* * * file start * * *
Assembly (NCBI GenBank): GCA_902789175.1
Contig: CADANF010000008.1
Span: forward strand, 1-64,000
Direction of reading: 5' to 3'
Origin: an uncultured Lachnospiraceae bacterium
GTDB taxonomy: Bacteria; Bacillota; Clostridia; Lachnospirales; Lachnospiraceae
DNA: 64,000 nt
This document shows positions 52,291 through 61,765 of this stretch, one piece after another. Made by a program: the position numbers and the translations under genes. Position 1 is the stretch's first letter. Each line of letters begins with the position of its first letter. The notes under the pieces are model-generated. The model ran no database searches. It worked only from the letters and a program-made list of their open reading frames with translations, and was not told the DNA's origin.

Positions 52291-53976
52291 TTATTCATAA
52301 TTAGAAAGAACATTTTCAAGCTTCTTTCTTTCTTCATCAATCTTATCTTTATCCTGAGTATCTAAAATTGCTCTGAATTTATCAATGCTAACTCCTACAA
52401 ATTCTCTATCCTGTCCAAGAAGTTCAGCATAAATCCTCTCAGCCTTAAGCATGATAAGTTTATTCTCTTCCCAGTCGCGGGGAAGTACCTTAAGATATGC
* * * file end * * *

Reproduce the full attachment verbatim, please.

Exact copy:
Assembly (NCBI GenBank): GCA_902789175.1
Contig: CADANF010000008.1
Span: forward strand, 1-64,000
Direction of reading: 5' to 3'
Origin: an uncultured Lachnospiraceae bacterium
GTDB taxonomy: Bacteria; Bacillota; Clostridia; Lachnospirales; Lachnospiraceae
DNA: 64,000 nt
This document shows positions 52,291 through 61,765 of this stretch, one piece after another. Made by a program: the position numbers and the translations under genes. Position 1 is the stretch's first letter. Each line of letters begins with the position of its first letter. The notes under the pieces are model-generated. The model ran no database searches. It worked only from the letters and a program-made list of their open reading frames with translations, and was not told the DNA's origin.

Positions 52291-53976
52291 TTATTCATAA
52301 TTAGAAAGAACATTTTCAAGCTTCTTTCTTTCTTCATCAATCTTATCTTTATCCTGAGTATCTAAAATTGCTCTGAATTTATCAATGCTAACTCCTACAA
52401 ATTCTCTATCCTGTCCAAGAAGTTCAGCATAAATCCTCTCAGCCTTAAGCATGATAAGTTTATTCTCTTCCCAGTCGCGGGGAAGTACCTTAAGATATGC